PRESQUE ISLE, Maine — As world leaders join together at the United Nations Climate Change Conference in Copenhagen, Denmark, to try to formulate a plan to battle global warming, two books by the president of the University of Maine at Presque Isle are adding to the discussion.
Don Zillman, who has been president of the university since 2006, was invited to contribute a blog post for the Oxford University Press Web site summarizing the key predictions of a book he co-edited, “Beyond the Carbon Economy: Energy Law in Transition.” The “Countdown to Copenhagen” post appeared Dec. 3.
“It is very exciting to be a part of the conversation that is going on around the world about climate change,” he said Tuesday. “This is a very important topic that deserves the attention it is getting.”
The book, published by Oxford University Press in 2008 and co-edited by Zillman, Catherine Redgwell, Yinka O. Omorogbe and Lila K. Barrera-Hernandez, predicts worldwide consequences if businesses, government leaders and individuals do not look beyond carbon for energy.
The Copenhagen summit began Dec. 7 and ends Friday.
Zillman’s blog post weighs how predictions in the book have held up two years after its publication. He said the authors are comfortable with the projections made in the book.
He says in his blog article that the consortium of 33 authors from 20 nations who put “Beyond the Carbon Economy” together were law professors, practicing lawyers and participants in public policy in the fields of energy, natural resources and sustainability. He thinks that diversity is significant.
“I believe that some of the things that we are finding out, particularly from Copenhagen, are that it is going to take more than one person or one group of people or even one nation to solve this,” he said. “You need people from a variety of cross-disciplines. It is not just going to be important political figures who find the an-swer.”
Zillman noted that the authors of the book pointed out that 80 percent of the world’s energy for all purposes came from the three familiar hydrocarbon fuels: coal, petroleum and natural gas. They stressed that compelling reasons demanded that businesses, government leaders and individuals around the world should immediately begin to look beyond carbon.
The five key factors compelling that need, according to the blog article, are climate change and other environmental harm from fossil fuels; concerns over energy security; the enormous increase in world demand for energy; the potential decline in supply of the fossil fuels; and the energy needs of the one-third of the world’s population who are without modern energy services.
Nations such as China and India, the authors said, were seeing that a “substantial proportion of their population expect personal motorized transport, fossil fuel heated residences and workplaces and steady access to electricity.”
According to the U.S. Census Bureau, China’s population was 1.3 billion in 2006 and is expected to top out at slightly less than 1.4 billion in 2026. Data released as part of the Census Bureau’s population estimates and projections for 227 countries and areas this week indicated that India’s population is projected to surpass China’s in 2025.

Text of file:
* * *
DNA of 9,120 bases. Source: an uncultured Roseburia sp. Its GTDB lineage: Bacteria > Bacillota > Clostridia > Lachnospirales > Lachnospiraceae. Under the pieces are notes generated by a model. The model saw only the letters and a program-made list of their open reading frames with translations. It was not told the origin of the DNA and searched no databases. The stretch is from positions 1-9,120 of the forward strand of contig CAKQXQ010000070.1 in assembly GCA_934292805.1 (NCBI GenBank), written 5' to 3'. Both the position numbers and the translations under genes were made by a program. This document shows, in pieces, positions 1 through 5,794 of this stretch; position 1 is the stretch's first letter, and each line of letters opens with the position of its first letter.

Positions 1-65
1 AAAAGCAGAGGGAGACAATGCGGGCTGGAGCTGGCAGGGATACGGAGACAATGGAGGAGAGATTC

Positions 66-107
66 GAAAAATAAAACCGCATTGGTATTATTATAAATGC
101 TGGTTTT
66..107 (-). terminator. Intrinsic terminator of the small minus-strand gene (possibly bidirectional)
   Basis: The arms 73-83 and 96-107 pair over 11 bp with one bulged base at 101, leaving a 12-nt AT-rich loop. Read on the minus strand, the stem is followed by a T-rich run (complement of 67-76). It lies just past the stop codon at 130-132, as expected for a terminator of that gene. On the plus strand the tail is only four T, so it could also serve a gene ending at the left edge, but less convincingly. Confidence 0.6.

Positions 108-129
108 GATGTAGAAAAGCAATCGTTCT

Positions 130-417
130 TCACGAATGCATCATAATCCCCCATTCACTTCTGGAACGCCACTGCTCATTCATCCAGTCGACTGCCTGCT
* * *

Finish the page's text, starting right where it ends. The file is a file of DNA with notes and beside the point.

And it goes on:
Zillman said he believes China is taking steps to address global warming, but also said population growth worldwide could affect climate change if drastic steps are not taken. He believes China is interested in political action on climate change.
Zillman said Tuesday that he believes the demand for fossil fuels has decreased over the past year, mainly due to the economic downturn.
“The economy has played a huge role in this,” he said. “We saw gas go to $4 a gallon and people were thinking it was going to go to $5 or $6, so people started to cut back. We have a worldwide recession on our hands, but things are looking up. This is not a positive way to impact climate change, because it is likely only a tem-porary one. When the economy gets better, people likely will go back to using their cars more and turning up their thermostats.”
The science of climate change is continuing to advance, Zillman said. He added that a political consensus about the need for climate change action has strengthened.
“President Barack Obama has pursued an aggressive agenda to respond to climate change,” he said. “I think positive steps have been taken and are being taken. Have we made as much progress as we should have? It is hard to say, but this is not something that we can take care of immediately. It will take time.”
Zillman’s book “Energy Security: Managing Risk in a Dynamic Legal and Regulatory Environment,” which he co-edited with Barry Barton, Catherine Redgwell and Anita Ronne, also was recently selected for inclusion in Oxford Scholarship Online.
Oxford Scholarship Online is a cross-searchable electronic library of academic titles. The full text of the book will be included, starting in 2010, in the law module of the electronic library with abstracts available free and full texts with a subscription to OSO.
“It’s wonderful that these books are being made available to a wider audience through online sources, and it is exciting to see ‘Beyond the Carbon Economy’ add to the conversation of the proceedings happening now in Copenhagen,” Zillman said. “The book discusses multiple aspects of the global energy situation and suggests directions in which the post-carbon world should be moving.
“It will be interesting to see what comes out of the U.N. Climate Change Conference in terms of transitioning beyond a carbon-based economy,” he said.
Zillman’s blog article is available at http://blog.oup.com/2009/12/copenhagen-zillman.